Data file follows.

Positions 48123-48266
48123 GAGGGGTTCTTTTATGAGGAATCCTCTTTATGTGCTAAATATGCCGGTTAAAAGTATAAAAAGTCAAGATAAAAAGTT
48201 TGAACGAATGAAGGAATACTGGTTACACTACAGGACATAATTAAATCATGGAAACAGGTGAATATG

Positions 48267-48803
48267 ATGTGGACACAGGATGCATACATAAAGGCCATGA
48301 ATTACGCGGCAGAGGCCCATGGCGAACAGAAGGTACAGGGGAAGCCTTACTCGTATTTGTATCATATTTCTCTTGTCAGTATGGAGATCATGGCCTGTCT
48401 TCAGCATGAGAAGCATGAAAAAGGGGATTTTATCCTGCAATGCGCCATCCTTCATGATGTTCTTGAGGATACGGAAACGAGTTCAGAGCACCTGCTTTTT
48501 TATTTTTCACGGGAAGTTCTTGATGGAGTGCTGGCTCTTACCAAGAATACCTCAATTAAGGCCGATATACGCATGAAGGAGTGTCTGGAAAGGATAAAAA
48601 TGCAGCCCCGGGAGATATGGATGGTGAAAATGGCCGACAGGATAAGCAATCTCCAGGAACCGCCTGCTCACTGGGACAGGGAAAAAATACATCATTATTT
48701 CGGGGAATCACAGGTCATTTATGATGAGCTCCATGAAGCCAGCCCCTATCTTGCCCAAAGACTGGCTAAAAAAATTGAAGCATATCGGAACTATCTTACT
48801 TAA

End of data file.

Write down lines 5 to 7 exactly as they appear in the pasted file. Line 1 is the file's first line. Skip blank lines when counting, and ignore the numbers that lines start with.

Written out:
48267 ATGTGGACACAGGATGCATACATAAAGGCCATGA
48301 ATTACGCGGCAGAGGCCCATGGCGAACAGAAGGTACAGGGGAAGCCTTACTCGTATTTGTATCATATTTCTCTTGTCAGTATGGAGATCATGGCCTGTCT
48401 TCAGCATGAGAAGCATGAAAAAGGGGATTTTATCCTGCAATGCGCCATCCTTCATGATGTTCTTGAGGATACGGAAACGAGTTCAGAGCACCTGCTTTTT